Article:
Hypotheses are added via a simple tool (called Enter Hypotheses) that asks for a short, descriptive label and a more detailed explanation. Note: You may only add, remove, and edit hypotheses if you are the project owner, the person designated as the administrator.

Deciding what hypotheses to evaluate is the first step in ACH. Hypotheses must be carefully considered and worded, as they form the foundation on which the analysis is built. Input from several different analysts with different perspectives is strongly encouraged.

A hypothesis is a testable proposition about what is true, or about what has, is, or will happen. It should usually be worded as a positive statement that can be disproved. Try to develop hypotheses that meet two tests:

  1. the hypotheses cover all reasonable possibilities, including those that seem unlikely but not impossible, and
  2. the hypotheses are mutually exclusive. That is, if one hypothesis is true, then all other hypotheses must be false.

Sometimes it is useful to think of a hypothesis as a set of unique stories of how an event played out or will play out. As evidence is collected and added to the matrix, you may find that hypotheses need to be reworded, refined, split into two hypotheses, combined, added, or deleted.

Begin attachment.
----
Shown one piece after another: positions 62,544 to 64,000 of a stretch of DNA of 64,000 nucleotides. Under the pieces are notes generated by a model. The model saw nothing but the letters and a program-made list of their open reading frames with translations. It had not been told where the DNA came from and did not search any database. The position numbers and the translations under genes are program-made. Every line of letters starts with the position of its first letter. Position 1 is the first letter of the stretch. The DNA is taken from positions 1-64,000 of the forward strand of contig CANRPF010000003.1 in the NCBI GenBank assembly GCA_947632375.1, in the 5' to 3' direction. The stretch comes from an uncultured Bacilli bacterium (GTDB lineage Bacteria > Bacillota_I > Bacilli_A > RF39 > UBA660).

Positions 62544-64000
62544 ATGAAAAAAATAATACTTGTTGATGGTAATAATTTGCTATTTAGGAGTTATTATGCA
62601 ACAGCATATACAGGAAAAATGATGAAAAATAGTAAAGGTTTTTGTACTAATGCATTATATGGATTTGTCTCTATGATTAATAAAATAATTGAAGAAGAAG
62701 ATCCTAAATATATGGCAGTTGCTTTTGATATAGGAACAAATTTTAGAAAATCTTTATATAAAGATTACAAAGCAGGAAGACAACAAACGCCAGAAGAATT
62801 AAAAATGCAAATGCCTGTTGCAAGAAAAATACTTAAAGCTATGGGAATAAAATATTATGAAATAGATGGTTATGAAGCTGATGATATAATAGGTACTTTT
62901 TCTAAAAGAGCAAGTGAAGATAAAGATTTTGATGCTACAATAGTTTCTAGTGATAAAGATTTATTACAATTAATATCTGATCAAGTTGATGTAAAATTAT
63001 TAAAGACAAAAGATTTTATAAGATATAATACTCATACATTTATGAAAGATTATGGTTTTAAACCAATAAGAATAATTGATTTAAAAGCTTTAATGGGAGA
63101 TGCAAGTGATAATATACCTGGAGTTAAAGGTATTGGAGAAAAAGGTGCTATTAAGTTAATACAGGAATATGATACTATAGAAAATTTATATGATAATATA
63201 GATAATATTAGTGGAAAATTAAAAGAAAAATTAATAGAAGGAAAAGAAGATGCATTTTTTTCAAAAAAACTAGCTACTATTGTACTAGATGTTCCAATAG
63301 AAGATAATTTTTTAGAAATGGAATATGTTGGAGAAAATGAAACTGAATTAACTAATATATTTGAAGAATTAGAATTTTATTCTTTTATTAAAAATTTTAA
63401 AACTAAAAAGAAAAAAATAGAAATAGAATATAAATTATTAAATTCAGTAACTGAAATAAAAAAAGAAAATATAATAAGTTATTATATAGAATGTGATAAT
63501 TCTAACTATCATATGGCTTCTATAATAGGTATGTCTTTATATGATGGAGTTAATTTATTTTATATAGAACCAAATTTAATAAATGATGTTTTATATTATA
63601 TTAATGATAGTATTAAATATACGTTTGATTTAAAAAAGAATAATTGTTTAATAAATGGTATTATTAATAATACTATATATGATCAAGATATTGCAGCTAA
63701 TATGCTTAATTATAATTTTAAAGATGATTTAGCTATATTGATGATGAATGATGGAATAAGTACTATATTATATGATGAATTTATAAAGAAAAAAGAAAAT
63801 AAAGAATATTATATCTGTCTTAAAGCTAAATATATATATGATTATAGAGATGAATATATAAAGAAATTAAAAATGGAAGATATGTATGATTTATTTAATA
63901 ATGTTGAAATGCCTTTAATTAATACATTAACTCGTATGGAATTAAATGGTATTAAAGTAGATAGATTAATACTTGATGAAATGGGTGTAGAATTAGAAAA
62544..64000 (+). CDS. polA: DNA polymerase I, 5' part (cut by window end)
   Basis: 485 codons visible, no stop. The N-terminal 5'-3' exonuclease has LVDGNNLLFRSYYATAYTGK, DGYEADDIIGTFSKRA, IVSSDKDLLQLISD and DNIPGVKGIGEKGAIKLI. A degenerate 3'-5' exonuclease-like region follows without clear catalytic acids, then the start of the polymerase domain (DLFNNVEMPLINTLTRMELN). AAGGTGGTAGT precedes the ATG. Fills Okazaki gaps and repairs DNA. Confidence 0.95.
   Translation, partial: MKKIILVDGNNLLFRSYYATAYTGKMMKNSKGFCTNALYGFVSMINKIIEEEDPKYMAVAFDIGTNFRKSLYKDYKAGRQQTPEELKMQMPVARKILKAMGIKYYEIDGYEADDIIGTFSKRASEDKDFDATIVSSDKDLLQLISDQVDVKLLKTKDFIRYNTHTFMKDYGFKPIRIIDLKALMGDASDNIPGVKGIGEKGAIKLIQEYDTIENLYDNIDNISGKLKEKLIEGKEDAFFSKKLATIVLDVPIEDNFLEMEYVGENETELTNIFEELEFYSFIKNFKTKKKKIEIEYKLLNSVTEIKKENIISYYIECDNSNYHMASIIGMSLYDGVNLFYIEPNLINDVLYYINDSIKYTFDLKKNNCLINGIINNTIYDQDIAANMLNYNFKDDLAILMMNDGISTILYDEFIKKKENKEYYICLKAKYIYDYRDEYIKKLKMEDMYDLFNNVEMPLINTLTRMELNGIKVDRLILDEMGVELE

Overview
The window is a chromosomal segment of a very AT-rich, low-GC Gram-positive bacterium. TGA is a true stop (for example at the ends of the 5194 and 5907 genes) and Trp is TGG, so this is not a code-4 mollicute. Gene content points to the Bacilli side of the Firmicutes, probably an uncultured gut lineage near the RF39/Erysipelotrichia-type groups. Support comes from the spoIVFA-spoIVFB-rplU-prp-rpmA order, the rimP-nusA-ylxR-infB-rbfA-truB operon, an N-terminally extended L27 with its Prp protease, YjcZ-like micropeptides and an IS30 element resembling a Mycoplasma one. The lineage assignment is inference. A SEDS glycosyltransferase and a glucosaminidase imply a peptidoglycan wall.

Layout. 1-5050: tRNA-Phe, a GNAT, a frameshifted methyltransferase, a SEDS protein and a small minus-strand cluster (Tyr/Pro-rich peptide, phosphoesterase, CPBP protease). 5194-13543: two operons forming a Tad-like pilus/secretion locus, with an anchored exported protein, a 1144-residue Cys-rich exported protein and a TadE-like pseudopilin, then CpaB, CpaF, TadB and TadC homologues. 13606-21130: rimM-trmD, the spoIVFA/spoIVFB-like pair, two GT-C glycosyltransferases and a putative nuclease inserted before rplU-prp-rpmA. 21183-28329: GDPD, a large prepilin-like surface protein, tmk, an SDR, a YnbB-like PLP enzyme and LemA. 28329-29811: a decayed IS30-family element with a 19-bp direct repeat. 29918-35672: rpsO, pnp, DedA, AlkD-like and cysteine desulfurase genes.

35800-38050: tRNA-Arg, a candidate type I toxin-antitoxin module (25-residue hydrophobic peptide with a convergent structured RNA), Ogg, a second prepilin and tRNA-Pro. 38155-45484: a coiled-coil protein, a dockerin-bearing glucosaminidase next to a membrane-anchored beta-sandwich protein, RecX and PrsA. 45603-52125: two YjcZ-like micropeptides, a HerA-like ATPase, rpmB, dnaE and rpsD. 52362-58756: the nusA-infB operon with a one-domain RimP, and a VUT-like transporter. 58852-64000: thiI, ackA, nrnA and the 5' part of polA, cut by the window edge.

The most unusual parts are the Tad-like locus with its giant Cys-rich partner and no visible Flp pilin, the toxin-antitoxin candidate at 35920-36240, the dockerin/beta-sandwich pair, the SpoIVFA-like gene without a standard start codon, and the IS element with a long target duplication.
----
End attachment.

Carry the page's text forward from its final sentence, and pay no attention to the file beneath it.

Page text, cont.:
When deciding whether to include an unlikely hypothesis, consider whether the hypothesis is virtually impossible or simply unproven because there is no evidence for it. For example, the possibility that an adversary is trying to deceive you should not be rejected just because you see no evidence of deception. If deception is done well, you should not expect to find evidence of it readily at hand. The possibility should not be rejected until it is disproved, or, at least, until after you have made a systematic search for evidence and found it lacking.

If you're ready to start adding hypotheses, we have a set of instructions. Then come back here and learn about evidence.